At this late date -- which is to say, two days before the Dallas Cowboys finally play a meaningful game in Arlington -- what's left to say about Jerry Jones's $1.15-billion EnormoDome? Enough, clearly, to fill the top of Page B11 and most of Page B13 in this morning's New York Times with architecture critic Nicolai Ouroussoff's assessment. (There's also this Web-only review, which is like NPR with pictures.) Ouroussoff offers a brief history lesson -- and, no, it was not "the city" that "rejected the [Fair Park] plan as too costly," but the county, which, in 2004, was presented by Jones with an unrealistic time line and outrageous demands. He then gets to the point: The joint's awful big, all right, but so what?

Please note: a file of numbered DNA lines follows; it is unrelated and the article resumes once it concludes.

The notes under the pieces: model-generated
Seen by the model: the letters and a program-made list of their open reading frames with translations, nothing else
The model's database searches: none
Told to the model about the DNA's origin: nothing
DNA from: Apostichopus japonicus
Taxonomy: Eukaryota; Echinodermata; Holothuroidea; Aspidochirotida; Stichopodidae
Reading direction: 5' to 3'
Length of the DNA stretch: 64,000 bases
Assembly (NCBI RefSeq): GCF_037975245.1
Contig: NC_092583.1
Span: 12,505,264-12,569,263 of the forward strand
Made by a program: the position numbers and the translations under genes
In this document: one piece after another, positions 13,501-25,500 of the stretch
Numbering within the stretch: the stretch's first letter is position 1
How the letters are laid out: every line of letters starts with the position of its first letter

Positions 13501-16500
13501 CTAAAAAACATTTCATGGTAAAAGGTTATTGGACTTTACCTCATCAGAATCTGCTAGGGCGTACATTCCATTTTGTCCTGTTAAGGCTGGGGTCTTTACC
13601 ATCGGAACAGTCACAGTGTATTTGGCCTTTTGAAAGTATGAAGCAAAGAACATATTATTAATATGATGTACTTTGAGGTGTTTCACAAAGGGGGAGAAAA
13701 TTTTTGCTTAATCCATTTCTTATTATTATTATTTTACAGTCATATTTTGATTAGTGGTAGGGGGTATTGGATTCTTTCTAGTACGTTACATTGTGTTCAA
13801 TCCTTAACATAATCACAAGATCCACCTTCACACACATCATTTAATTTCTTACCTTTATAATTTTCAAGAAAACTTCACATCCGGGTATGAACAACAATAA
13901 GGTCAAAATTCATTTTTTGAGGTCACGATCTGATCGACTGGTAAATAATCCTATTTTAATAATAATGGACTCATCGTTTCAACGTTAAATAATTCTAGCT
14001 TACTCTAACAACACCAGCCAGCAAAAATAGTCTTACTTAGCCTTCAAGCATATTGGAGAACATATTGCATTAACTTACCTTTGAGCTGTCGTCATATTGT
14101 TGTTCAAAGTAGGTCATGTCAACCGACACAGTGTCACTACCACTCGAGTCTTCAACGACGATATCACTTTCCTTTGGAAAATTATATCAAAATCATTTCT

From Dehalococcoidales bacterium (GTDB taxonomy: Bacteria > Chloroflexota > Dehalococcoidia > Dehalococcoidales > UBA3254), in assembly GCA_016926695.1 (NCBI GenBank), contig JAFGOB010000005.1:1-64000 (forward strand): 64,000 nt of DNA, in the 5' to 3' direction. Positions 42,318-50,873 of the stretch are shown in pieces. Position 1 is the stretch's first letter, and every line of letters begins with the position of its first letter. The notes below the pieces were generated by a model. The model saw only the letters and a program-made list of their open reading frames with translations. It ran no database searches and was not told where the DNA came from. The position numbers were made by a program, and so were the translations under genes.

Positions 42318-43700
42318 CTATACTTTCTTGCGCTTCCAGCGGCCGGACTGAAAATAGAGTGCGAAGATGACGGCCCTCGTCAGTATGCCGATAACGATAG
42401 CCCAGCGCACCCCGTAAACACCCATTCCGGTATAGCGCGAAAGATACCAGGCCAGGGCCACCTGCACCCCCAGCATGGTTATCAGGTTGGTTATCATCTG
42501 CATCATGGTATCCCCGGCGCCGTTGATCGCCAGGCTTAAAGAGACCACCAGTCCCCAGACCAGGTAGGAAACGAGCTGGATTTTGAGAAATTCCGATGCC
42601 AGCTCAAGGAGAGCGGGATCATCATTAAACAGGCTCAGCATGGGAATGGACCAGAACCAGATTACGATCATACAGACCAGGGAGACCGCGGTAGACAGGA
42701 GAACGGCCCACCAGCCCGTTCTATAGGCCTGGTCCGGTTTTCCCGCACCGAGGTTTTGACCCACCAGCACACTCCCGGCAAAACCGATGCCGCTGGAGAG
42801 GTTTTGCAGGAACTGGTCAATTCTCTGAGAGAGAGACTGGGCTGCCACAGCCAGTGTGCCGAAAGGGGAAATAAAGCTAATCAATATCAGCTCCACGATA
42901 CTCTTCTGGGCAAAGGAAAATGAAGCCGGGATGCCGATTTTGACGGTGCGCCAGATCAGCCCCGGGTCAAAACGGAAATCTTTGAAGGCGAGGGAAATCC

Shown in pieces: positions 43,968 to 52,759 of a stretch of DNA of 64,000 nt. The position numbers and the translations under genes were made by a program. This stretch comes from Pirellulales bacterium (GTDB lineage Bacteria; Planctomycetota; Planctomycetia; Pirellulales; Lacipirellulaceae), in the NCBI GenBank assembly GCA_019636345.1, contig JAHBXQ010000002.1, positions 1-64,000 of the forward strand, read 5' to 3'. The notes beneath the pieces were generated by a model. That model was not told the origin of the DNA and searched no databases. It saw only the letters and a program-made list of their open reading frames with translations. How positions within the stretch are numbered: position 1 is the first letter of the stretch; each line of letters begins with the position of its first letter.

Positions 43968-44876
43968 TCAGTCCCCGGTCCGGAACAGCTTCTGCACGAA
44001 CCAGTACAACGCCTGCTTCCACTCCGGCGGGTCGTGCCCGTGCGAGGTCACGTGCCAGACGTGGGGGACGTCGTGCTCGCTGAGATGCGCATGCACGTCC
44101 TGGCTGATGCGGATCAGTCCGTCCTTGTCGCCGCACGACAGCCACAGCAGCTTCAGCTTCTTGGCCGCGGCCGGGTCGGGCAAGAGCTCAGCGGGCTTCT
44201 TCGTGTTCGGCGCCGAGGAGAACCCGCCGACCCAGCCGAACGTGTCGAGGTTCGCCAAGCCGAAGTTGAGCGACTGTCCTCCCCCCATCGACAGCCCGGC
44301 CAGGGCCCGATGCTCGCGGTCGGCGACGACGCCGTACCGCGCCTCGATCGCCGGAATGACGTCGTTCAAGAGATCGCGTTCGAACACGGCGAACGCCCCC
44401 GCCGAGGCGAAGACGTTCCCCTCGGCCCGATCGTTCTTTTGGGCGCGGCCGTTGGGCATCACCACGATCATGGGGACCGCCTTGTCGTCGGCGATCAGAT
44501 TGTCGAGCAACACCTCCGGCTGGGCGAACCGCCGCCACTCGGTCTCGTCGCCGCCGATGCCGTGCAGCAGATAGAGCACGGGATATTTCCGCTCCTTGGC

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Cowboys Stadium suffers from its own form of nostalgia: its enormous retractable roof, acres of parking and cavernous interiors are straight out of Eisenhower's America, with its embrace of car culture and a grandiose, bigger-is-better mentality. The result is a somewhat crude reworking of old ideas, one that looks especially unoriginal when compared with the sophisticated and often dazzling stadiums that have been built in Europe and the Far East over the last few years. Worse for fans, its lounges and concourses are so sprawling that I suspect more than a few spectators will get lost and miss the second-half kickoff.